REVISION: Added a graph file to summarize student perception data. Reduced the number of mindsets targeted.
The small group action plan was created at the beginning of the 2016-2017 school year after discussing the needs of our students. Due to the success of secondary homeroom groups the previous year, the counselors thought that expanding and further developing curriculum for this group would be beneficial to the students. Twice as many homerooms were added for the 2016-2017 school year compared to the previous year, and students were placed in the homerooms to begin the school year. Counselors met with the secondary homeroom teachers during institute days to discuss curriculum and goals for the group. Based on curriculum that worked well or did not work well last year, it was decided to include SMART goals, weekly grade checking with individual students, completing assignment notebooks daily, working on organization skills, and utilizing encouragement and rewards (for example, the person with the highest grades for the month gets a pizza). Participants for the secondary homeroom group were selected from grade data, referral data, attendance data and/or counselor or dean referral. Students with low grades, and/or multiple referrals, and/or low attendance were added to the secondary homeroom group. Counselors and deans were also asked to place students in the group if the student would benefit from the support based on knowledge of social/emotional needs or academic needs.
Anger management was another group that met with success during the previous school year. The counselors have found that creating groups based on preventative strategies like anger management contribute to the well-being of our students. Students in the anger management group learn to identify their triggers, learn coping skills and gain knowledge of conflict resolution. Anger management has been the most in demand support group for our students due to the number of students identified as needing it. There is often a waiting list for students to be in the anger management group, therefore the group was run both first and second semester. Participants for anger management are selected from counselor and dean referral based on knowledge of anger control issues, disrespectful behavior, and difficulties with peer conflict.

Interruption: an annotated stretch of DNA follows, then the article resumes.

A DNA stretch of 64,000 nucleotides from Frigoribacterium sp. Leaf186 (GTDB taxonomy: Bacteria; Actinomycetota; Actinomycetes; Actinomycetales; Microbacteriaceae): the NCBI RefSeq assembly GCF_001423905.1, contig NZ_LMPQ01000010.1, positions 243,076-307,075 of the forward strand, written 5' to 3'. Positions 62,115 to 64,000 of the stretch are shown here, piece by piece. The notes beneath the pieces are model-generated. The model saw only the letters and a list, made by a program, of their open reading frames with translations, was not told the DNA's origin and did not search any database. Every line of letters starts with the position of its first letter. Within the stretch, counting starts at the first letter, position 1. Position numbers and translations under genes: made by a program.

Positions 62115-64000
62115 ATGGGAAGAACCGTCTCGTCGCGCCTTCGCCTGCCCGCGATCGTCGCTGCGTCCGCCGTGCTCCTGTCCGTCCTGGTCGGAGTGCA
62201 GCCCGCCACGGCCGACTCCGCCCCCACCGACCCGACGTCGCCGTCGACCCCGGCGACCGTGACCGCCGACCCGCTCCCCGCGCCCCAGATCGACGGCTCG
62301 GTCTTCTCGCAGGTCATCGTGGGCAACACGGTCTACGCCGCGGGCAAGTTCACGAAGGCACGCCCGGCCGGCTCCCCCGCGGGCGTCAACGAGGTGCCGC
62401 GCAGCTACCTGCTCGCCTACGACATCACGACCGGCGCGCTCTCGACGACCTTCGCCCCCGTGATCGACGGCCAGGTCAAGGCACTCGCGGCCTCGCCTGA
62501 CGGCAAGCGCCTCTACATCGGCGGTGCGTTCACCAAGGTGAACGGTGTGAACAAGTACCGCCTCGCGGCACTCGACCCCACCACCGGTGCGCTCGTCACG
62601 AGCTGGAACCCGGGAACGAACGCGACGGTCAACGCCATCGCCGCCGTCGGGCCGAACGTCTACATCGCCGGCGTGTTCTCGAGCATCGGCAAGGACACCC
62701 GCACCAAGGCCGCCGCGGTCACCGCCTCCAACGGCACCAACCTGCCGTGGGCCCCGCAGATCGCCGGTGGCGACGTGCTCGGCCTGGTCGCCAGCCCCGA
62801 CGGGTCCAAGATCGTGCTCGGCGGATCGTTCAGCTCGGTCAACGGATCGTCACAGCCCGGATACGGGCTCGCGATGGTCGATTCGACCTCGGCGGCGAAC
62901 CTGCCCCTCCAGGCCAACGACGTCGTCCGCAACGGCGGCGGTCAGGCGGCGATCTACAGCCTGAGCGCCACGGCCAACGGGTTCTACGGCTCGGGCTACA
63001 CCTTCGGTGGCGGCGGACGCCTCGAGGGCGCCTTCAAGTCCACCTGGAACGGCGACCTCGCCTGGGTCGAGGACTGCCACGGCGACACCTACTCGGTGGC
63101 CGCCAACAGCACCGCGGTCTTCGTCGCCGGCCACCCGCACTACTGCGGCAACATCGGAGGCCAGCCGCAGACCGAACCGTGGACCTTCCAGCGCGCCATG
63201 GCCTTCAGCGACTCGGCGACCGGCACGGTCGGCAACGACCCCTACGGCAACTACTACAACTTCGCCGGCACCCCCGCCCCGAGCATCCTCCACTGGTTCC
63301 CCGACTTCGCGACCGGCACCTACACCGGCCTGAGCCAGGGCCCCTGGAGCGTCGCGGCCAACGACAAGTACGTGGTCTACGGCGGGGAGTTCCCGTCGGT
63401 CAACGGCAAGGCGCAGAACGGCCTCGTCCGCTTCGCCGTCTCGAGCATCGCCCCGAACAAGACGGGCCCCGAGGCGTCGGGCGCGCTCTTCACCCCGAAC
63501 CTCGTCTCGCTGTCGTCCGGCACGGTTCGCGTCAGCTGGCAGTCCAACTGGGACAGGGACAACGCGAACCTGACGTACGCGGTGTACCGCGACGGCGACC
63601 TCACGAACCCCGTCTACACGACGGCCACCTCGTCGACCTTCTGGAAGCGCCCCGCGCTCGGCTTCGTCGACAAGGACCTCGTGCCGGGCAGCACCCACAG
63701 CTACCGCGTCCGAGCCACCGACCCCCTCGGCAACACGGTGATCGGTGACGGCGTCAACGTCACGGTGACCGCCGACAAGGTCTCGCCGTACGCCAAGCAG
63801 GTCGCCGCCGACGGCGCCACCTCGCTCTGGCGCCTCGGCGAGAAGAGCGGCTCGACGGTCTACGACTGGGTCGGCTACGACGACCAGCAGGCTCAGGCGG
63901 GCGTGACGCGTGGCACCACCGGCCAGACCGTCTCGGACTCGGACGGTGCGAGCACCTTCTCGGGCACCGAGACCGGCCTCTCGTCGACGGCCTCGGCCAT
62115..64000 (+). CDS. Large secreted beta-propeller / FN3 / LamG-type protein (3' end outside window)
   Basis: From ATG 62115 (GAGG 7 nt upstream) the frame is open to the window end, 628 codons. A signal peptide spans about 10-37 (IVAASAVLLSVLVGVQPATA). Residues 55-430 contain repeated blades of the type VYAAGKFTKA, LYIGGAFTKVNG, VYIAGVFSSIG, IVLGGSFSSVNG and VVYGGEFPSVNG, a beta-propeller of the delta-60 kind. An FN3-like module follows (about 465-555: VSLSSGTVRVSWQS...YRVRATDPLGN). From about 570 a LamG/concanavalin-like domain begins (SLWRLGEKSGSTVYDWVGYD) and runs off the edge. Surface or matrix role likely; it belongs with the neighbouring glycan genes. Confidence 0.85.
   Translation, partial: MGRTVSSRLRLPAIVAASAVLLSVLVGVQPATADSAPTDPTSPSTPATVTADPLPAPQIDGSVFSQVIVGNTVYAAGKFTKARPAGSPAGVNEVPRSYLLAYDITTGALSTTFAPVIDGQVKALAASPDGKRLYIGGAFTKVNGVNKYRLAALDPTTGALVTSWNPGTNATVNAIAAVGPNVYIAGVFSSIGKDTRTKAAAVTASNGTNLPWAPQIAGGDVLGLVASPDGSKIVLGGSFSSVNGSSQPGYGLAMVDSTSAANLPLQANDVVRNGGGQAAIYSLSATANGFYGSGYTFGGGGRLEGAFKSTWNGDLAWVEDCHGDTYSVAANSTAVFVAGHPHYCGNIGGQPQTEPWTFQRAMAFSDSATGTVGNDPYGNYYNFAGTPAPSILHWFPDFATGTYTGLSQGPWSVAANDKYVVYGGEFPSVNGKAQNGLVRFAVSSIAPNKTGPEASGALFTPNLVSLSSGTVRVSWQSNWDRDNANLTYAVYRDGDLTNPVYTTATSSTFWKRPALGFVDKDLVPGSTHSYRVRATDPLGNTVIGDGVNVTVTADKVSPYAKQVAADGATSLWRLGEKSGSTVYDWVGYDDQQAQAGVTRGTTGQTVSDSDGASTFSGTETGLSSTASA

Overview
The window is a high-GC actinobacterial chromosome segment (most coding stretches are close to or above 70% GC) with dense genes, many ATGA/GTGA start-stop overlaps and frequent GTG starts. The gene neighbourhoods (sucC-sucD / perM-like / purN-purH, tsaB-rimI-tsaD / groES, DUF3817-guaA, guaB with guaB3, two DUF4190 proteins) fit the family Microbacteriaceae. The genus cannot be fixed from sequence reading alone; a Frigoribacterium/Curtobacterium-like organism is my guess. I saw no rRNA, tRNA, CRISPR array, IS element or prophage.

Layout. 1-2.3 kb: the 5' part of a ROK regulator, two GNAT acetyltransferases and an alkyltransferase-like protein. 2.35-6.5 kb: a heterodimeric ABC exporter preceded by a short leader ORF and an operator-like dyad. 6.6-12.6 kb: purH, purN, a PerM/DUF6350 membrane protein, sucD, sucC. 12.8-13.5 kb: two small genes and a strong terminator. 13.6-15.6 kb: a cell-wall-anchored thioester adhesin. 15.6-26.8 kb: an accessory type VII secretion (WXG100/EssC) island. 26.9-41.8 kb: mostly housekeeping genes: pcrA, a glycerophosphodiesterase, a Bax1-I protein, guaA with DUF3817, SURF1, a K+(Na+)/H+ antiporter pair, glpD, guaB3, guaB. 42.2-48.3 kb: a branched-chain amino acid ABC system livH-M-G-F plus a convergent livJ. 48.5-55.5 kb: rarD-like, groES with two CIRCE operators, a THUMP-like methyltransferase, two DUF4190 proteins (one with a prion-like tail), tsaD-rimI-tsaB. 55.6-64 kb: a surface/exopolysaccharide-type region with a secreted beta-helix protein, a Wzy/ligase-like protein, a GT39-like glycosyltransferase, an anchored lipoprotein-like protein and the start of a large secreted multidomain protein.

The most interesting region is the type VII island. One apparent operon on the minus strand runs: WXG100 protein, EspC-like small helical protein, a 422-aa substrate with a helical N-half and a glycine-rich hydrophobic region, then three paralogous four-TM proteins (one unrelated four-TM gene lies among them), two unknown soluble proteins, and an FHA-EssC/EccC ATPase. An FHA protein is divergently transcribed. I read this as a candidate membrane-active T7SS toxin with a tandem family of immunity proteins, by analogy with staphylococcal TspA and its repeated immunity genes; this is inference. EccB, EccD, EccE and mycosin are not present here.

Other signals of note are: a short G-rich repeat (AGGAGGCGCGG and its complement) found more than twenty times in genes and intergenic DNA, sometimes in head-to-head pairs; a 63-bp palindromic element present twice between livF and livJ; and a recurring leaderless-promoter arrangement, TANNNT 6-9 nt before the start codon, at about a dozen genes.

Growth mindset was a new concept for a group this year. After analyzing grade and referral data from the first 6 weeks of school, the counselors discovered that ninth and tenth graders needed more academic and social/emotional support. The idea of teaching these students about a growth mindset stemmed from district professional development activities in which teachers and student services personnel learned about growth mindsets and fixed mindsets. A growth mindset group had also been conducted at one of the district’s middle schools the previous school year and the middle school counselors shared their positive results with our counselors. Students in ninth or tenth grade with two or more failing grades and at least one referral were selected for the growth mindset group.
The included results report summarizes the growth mindset group. The data results show that the participants’ feelings of school involvement, connections to peers, goals, academics, and self-knowledge all increased from the start of the group to the end of the group. It may be that students might have benefited even more if the group had more sessions or continued for second semester. It may also have helped with data collection if pre and post tests were created for some of the weekly lessons. A pre and post test on knowledge gained of the concept of growth mindset might help us understand our student needs even more. The results report will help us target ASCA mindsets and behaviors because we better understand the areas in which the students feel more confident and the areas in which we can develop future growth mindset lessons. None of the students selected a five in the areas of school involvement or academics on the post-test so adding lessons specific to academic achievement and possibly a tutoring session as well as encouragement in extracurricular activities might be needed. The students’ feelings of self-knowledge were fairly high on the pre-test so future groups may not need the lesson on self-reflecting. In understanding this data, we can target mindsets and behaviors that are more related to school involvement and academics instead of self-knowledge. We feel very strongly about continuing to teach our students the concept of growth mindset and we will work to further develop the curriculum for the next school year.